Yesterday marks one year since a white nationalist shooter entered the Tree of Life Synagogue in Pittsburgh and killed 11 Jews while they were in the middle of prayer. This massacre was the deadliest act of antisemitic violence ever committed on American soil, and it sent shockwaves through the country and the world. This act of violence was not solely motivated by antisemitism but by xenophobia as well.
The Tree of Life shooter, whose name I feel no need to write, believed that Jews were using the Hebrew Immigrant Aid Society (HIAS), a 138-year-old Jewish American nonprofit organization that provides humanitarian aid and assistance to refugees, to mobilize immigrants from Central American countries to come to the United States to murder white Americans. His thinking was as dangerous as it was preposterous. However, there are strong ties between the American Jewish community and the immigrant community.
I am a Jew. I’ve heard from countless family and community members about the pogroms that their ancestors suffered in Europe. I’ve learned about how so many Jewish families internalized the idea that they were not welcome in the countries that their ancestors had lived in for generations. During the late nineteenth century all the way into the middle of the twentieth century, millions of Jews immigrated from Europe to America because they sought out a country that might actually feel like home to them. And sure enough, after decades of fighting for their rights, many American Jews now feel as American as apple pie.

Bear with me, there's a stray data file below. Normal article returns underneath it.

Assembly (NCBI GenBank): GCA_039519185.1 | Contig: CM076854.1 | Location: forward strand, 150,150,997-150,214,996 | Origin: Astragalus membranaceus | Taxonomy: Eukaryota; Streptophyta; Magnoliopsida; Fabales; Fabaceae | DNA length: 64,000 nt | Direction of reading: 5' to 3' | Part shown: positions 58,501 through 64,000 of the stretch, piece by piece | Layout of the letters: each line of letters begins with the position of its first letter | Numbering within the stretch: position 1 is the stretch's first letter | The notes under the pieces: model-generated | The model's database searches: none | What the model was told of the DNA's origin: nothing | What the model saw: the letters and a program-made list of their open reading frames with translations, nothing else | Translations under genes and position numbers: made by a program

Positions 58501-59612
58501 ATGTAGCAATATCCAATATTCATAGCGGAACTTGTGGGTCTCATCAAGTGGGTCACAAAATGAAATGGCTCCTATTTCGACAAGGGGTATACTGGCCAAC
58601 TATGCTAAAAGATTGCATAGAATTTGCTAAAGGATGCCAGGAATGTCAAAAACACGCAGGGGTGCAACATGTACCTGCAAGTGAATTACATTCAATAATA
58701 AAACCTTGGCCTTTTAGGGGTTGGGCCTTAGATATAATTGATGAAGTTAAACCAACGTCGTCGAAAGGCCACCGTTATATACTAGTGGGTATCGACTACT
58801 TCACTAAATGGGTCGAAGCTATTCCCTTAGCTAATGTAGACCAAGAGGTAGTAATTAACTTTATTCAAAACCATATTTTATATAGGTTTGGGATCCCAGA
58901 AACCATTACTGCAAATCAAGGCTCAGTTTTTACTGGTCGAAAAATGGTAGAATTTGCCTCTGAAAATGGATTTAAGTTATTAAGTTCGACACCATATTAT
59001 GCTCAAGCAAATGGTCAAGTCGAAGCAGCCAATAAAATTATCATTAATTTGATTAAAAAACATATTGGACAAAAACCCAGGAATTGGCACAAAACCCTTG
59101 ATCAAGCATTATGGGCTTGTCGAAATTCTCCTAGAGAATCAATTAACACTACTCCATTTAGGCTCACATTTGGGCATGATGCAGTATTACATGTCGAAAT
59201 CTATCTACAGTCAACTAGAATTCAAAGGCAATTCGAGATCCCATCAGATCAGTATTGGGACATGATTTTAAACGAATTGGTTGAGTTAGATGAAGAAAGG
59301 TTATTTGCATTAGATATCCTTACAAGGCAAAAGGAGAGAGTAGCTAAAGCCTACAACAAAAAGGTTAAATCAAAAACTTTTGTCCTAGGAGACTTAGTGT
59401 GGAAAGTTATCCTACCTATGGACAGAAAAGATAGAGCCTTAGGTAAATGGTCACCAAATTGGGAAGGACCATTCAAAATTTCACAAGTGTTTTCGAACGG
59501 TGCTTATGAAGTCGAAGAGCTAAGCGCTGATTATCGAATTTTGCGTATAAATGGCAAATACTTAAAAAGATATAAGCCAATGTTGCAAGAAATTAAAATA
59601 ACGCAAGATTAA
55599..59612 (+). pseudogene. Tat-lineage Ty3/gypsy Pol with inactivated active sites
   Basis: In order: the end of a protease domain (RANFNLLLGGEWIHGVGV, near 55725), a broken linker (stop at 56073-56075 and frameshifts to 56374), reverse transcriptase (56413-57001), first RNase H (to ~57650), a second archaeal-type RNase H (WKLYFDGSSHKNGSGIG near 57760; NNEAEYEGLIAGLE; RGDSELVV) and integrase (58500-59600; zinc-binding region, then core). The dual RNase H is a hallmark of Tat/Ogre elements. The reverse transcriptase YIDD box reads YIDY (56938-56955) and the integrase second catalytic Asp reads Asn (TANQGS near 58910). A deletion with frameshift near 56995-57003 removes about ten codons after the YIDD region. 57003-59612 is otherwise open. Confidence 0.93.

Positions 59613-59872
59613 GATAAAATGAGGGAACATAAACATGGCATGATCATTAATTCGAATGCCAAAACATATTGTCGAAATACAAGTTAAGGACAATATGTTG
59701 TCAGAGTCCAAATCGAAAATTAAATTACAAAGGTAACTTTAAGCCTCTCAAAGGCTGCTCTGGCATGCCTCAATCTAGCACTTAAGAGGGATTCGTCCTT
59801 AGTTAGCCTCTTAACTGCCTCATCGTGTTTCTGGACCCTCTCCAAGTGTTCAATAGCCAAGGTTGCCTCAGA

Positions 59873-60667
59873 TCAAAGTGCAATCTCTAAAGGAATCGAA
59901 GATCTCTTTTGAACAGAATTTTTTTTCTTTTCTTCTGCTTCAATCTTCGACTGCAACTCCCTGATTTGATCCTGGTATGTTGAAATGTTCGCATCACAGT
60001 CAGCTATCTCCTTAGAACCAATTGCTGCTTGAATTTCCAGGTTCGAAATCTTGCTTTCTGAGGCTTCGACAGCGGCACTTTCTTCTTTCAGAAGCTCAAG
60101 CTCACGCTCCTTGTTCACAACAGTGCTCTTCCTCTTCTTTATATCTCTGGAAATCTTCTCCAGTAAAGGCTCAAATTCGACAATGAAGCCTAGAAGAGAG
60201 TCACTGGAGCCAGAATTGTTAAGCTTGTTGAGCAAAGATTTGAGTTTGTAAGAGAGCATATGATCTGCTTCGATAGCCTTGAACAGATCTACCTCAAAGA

The story of Jewish American history is that people who were treated as strangers for centuries in Europe found the opportunity to feel at home in America. If America could welcome in Jewish immigrants, should it not open those same doors to immigrants from all backgrounds?
Jewish American and modern immigrant communities should embrace their shared immigrant experiences. It is because American Jews struggled as immigrants that the American Jewish community should fight to make things easier for new generations of immigrants. It is because xenophobia blends into antisemitism so easily that new generations of immigrants should stand with American Jews as well. When we work together as Americans, whenever or however our families arrived, we can drive out white nationalism from this country and make this place truly feel like home for all.
Immigrant justice not only defines me as an American; it defines me as a Jew.